Nod Arvefel / Rescue Mission Man
October 12, 2006
Hold your noses ’cause the boys from Columbia City are back with yet another aromatic love offering. That’s right, Catbox are back with another 15 glorious examples of why their band has been banned from playing the Three Rivers Co-op for being too raucous. It’s kind of difficult to believe that just two guys can be responsible for so much chaos, but then again Keith Roman plays a rather large drum kit (plus a rather small mandolin) and Doug Roush’s bass has more than its fair share of strings and, er, that’s it. There’s no need, and no sonic space, for guitars, horns, cellos, or ukuleles. No sir, kids, this is some of the finest post-rock that this area can provide, with a smidge of art rock thrown in for good measure. The bass is thick and textured while the drums are crystal clear and inventively panned across the stereo spectrum forming a sound unique to this planet. The songs themselves form a perfect skeleton upon which to hang these sounds, that being a melting pot of jazz, rock and experimental, although the nucleus is always a memorable melodic hook.
A perfect example of Catbox is “City of Light,” a song so out there and yet catchy that I find myself humming it days after hearing it once. The song starts with Roush’s slap-and-pop bass laying down a funky a groove in the verse before sliding into a smooth section where he feels compelled to strum chords on the bass. “Skeletonz in the Desert” is 70s light rock-meets-strummed expensive jazz chords- meets-an aggressive instrumental bass riff, all playfully tossed around a few times to keep your head spinning. “Iced Chocolate” seems to be channeling the entire band of Iron Maiden, plus a Viking chorus and cowbell, while “Fading Beauty” mixes a very pleasing finger-picked bass melody with mandolin and soothingly sung vocals before throwing the listener down a mountain full of sharp rocks via a few hardcore instrumental passages.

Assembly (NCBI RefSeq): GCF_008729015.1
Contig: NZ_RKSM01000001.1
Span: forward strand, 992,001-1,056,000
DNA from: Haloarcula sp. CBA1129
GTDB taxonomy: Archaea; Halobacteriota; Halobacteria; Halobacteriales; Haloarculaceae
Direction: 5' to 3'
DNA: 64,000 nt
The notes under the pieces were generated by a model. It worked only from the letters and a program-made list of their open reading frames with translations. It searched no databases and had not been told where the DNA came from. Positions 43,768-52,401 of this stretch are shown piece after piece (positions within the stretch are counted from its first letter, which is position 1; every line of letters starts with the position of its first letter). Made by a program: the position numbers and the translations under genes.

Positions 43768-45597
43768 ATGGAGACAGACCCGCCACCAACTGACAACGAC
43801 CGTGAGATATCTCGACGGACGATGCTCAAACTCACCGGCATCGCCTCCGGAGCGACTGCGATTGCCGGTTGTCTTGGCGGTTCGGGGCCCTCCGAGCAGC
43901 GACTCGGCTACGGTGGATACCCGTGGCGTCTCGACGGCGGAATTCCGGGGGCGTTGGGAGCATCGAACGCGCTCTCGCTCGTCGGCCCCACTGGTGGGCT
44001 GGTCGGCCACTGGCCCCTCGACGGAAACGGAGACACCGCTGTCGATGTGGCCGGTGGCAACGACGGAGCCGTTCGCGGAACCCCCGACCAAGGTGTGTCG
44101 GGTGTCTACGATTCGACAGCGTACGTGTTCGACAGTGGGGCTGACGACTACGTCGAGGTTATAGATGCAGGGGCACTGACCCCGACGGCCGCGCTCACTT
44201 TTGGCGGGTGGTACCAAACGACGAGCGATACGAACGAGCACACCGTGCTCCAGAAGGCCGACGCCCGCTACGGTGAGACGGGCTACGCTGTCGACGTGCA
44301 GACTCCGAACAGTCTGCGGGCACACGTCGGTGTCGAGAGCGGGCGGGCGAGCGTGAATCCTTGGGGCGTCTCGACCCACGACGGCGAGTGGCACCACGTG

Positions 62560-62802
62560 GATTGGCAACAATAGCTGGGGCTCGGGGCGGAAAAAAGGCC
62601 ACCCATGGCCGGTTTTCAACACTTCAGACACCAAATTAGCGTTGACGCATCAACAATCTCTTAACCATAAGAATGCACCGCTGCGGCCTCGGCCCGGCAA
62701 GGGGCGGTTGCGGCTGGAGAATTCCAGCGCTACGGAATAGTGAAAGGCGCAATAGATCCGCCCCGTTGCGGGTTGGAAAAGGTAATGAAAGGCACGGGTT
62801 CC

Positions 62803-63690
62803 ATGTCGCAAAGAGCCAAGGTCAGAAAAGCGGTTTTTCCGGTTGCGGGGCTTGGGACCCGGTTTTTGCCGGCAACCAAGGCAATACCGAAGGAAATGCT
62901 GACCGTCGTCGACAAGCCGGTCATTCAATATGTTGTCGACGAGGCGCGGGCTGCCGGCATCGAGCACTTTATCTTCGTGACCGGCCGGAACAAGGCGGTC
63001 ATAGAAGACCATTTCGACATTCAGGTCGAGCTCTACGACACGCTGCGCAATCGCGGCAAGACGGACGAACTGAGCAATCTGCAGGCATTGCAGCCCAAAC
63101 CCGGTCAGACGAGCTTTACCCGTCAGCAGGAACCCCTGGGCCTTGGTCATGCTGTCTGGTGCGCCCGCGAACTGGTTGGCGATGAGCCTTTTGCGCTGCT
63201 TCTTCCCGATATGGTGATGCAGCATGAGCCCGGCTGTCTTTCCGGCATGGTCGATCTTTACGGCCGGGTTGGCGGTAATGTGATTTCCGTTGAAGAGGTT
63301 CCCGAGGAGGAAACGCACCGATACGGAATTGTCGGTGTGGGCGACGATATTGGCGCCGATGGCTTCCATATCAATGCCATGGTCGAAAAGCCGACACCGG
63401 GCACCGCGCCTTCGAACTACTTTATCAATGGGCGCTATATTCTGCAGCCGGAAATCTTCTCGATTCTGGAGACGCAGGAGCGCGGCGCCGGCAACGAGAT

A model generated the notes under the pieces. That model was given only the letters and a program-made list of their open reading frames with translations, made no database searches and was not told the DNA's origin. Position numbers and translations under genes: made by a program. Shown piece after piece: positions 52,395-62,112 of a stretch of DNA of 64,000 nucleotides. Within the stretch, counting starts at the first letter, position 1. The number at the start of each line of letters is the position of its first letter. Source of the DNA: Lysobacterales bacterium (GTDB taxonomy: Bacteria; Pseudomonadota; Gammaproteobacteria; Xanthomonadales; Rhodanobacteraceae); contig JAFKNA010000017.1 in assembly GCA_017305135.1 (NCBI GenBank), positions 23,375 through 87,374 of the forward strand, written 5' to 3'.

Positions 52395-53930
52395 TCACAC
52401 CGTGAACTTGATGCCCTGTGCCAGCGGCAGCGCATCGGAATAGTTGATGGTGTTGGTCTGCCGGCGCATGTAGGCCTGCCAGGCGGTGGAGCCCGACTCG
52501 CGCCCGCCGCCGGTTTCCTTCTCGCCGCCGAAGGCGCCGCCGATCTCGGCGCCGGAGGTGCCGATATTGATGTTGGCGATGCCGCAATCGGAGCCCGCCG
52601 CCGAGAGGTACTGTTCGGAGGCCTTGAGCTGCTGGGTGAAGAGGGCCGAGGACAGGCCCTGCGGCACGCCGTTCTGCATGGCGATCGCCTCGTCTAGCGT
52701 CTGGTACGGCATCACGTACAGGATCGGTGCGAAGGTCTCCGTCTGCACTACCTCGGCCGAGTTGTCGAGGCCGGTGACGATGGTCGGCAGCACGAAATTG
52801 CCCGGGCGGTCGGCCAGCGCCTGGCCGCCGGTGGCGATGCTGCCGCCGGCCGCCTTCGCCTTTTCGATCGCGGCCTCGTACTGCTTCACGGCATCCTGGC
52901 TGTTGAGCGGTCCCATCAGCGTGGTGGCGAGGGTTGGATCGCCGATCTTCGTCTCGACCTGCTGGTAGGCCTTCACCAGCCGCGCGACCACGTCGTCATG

As if this cake needed any icing, there’s “I Am the Eyes and Ears,” a compelling song based on a character in the movie The Breakfast Club, and a three-song finale whose meaning I’ve yet to unravel. Indeed, each of the 15 songs on We Need 2B Changed sport intelligent yet often humorous lyrics that invite multiple listens to fully decipher. A brief example from “Get In, Hang On”: “Little by little / Day by day / You suck the joy of living / In every way.”
With this most recent release Catbox prove once again that they are the region’s most unique band. Each song is an adventure, so after you pick up your copy at your favorite Wooden Nickel store, be sure to “get in” and “hang on” because it’s going to be an adventurous ride!
Nappanee Apple Festival and more!